I give them eternal life, and they will never perish, and no one will snatch them out of my hand. My Father, who has given them to me, is greater than all, and no one is able to snatch them out of the Father’s hand. (John 10:28–29; Romans 8:38-39)

Perhaps instead, we feel uncomfortable with the answer. It suggests that salvation is a gift of God, and along with this gift, we are also given the gift to persevere in the Faith.   The Apostle John needed to answer this very question, since many within the Church had turned their back on the Faith creating shock-waves among the faithful:

They went out from us, but they were not of us; for if they had been of us, they would have continued with us. But they went out, that it might become plain that they all are not of us. (1 John 2:19)

John reassured them that this wouldn’t happen to them as they grew in their faith:

But you have been anointed by the Holy One, and you all have knowledge. (1 John 2:20)

Both sets of churchgoers had the Scriptures, but only those remained had the “anointing.” They had the Spirit, who illuminated the Scriptures for them. The other set never had the Spirit (2 Corinthians 3:10-18).

But why not? Scripture claims that any who call upon God will be saved (Romans 10:12-13), right? Had those who departed never called upon God in truth? This sounds so harsh, even judgmental, but this seems to be the judgment of the Scriptures, perhaps even of those who had departed. Many of these had later admitted that they had never believed (or had “believed” in an unscriptural way). Perhaps we need to take them at their word.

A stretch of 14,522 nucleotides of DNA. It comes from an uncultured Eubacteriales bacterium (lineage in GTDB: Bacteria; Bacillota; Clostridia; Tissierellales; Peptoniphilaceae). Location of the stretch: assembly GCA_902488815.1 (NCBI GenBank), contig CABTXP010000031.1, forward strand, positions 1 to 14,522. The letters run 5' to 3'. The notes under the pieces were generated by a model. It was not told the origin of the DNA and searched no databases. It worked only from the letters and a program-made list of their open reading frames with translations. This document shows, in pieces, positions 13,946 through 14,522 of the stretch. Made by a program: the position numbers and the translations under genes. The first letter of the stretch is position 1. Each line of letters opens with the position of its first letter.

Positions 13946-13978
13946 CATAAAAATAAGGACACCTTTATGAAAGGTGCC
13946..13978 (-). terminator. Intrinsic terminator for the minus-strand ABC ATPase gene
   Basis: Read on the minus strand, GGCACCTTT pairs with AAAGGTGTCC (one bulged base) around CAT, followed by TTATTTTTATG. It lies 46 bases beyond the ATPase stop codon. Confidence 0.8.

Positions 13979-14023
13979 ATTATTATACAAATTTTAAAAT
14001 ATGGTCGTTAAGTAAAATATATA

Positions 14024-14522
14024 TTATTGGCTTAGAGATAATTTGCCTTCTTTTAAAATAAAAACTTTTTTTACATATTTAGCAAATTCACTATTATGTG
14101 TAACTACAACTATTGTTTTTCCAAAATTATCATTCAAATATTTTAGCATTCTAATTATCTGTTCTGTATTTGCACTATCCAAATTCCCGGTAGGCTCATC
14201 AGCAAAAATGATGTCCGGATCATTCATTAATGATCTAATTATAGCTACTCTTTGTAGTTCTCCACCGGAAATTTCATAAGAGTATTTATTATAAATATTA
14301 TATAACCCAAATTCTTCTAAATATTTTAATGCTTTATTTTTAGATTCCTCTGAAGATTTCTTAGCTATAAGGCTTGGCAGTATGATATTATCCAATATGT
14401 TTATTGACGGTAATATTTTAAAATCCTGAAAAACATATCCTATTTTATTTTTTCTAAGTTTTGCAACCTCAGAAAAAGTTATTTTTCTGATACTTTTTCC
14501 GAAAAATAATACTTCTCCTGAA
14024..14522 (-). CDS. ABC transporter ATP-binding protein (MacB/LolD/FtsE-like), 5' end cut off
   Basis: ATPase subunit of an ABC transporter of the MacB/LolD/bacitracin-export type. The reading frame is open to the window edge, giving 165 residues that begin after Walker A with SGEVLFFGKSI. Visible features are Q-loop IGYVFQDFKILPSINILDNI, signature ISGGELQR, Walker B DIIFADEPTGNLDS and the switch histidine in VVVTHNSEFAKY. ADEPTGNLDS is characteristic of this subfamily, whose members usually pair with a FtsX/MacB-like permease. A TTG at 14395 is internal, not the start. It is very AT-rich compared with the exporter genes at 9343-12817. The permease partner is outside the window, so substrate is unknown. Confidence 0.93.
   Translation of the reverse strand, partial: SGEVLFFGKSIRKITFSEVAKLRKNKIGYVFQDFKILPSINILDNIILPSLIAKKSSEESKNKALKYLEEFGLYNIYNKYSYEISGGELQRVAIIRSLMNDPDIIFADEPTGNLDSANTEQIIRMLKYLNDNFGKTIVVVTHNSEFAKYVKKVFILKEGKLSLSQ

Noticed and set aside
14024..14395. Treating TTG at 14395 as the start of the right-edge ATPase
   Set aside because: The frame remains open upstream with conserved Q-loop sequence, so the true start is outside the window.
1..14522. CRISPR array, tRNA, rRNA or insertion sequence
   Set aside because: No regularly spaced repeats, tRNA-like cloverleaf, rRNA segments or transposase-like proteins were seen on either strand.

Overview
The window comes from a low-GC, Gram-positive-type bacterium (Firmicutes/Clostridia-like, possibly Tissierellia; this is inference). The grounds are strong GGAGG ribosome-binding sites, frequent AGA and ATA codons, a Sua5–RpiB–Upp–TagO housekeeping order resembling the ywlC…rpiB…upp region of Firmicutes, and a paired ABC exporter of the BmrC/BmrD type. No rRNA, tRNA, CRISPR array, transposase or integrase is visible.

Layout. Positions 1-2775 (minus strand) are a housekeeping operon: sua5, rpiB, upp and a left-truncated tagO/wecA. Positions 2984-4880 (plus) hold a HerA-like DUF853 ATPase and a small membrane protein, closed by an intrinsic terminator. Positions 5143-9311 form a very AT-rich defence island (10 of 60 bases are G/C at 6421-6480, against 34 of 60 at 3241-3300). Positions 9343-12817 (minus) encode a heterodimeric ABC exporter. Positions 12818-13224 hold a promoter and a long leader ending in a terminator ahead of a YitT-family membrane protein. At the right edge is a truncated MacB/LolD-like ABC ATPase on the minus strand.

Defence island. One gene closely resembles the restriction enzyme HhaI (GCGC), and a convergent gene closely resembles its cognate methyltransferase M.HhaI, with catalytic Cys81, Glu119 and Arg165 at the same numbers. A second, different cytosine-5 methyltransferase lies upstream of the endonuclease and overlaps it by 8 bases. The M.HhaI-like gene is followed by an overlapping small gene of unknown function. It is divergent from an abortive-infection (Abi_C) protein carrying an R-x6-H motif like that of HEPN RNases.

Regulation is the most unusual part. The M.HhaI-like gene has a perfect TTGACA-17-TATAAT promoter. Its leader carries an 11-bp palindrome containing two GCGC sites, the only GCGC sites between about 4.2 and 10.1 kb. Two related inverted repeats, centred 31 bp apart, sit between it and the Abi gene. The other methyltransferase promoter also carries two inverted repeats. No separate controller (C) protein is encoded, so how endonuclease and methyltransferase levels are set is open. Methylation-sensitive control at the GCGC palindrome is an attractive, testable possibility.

Several things stand out to me in Mann’s explanation for why people deconvert. In the very first sentence of his post, Mann states: “It leaves us stunned that some seemingly mature Christian leaders eventually disown the faith.” Note his use of the word “seemingly” when referencing the spiritual maturity of those who lose their faith. These Christians-turned-unbelievers outwardly “seemed” mature in the faith once delivered to the saints. However, as Mann makes clear later in his post, they weren’t really “mature.” How does he know this? Why, if they were “mature” Christians they would never have deconverted. If only we had read more, studied more, and prayed more we would still be Christians.

Mann rightly recognizes this line of thinking is problematic, making salvation conditional on good works, not faith. After all, as Mann notes, isn’t salvation the provenance of Jesus, the author and finisher of our faith? Doesn’t the Bible say we are saved by grace through faith and not of works lest any man should boast (Ephesians 2:8,9)? Not wanting to be guilty of preaching salvation by works, Mann goes in a different direction to “explain” the Bruce Gerencsers of the world.

According to Mann, Christians-turned-unbelievers never had the Spirit; never called on God in “truth” (whatever the hell that means). Mann provides no evidence for his claims other than he just thinks that how it is. Unable to square the lives of former Christians with his peculiar theology, Mann concludes that former believers were, in some way, spiritually defective. How could it be otherwise?

The answer to the question “how could it be otherwise?” is found in the stories of those who left Christianity. I have spent fourteen years answering the Why? question on this blog. Yet, no matter how many words I write explaining how and why I deconverted, countless Evangelicals refuse to accept what I say at face value. Unable to make my story “fit” in their theological and experiential box, they dismiss my explanations and manufacture — as in pulling them out of their asses — their own.